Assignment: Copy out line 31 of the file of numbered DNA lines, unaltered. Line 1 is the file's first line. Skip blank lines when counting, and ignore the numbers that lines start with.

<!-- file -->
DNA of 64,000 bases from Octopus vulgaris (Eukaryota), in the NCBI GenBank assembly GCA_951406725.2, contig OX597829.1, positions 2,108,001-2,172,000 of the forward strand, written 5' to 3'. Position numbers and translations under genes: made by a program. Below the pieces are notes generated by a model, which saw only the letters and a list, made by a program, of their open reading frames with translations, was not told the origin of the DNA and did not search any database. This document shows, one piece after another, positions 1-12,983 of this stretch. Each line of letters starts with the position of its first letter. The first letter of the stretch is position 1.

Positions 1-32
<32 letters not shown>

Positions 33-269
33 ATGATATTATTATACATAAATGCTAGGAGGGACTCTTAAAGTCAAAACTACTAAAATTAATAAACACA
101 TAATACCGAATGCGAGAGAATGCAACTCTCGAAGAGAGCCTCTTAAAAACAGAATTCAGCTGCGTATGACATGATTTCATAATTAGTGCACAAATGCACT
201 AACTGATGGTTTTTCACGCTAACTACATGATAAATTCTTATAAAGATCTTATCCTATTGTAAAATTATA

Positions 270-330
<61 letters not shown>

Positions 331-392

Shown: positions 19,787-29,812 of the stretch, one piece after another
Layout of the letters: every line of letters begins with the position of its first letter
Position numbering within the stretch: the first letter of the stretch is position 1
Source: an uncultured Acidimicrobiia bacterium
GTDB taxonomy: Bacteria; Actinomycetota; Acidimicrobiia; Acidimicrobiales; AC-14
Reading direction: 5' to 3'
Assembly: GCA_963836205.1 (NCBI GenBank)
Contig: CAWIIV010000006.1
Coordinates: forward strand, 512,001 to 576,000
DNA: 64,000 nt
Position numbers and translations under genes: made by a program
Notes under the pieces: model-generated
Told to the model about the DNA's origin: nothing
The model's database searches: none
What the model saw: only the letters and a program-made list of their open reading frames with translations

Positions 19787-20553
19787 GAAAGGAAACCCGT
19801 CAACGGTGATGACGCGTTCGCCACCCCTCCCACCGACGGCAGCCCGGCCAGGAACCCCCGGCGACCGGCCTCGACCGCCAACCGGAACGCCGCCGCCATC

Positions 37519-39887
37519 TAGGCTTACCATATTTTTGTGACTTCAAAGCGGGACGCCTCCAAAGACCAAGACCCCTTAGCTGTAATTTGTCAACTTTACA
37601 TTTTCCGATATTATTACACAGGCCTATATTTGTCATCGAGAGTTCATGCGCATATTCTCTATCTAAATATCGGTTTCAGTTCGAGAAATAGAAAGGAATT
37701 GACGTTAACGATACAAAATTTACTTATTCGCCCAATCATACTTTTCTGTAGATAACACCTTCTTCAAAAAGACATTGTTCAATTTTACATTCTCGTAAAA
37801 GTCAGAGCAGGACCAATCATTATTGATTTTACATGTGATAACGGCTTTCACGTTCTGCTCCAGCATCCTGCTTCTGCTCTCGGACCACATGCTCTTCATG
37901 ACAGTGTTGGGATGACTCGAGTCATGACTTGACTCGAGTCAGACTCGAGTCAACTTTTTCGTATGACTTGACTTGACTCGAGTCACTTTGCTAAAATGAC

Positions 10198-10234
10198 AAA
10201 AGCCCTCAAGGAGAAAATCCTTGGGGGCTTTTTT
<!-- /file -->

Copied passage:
37601 TTTTCCGATATTATTACACAGGCCTATATTTGTCATCGAGAGTTCATGCGCATATTCTCTATCTAAATATCGGTTTCAGTTCGAGAAATAGAAAGGAATT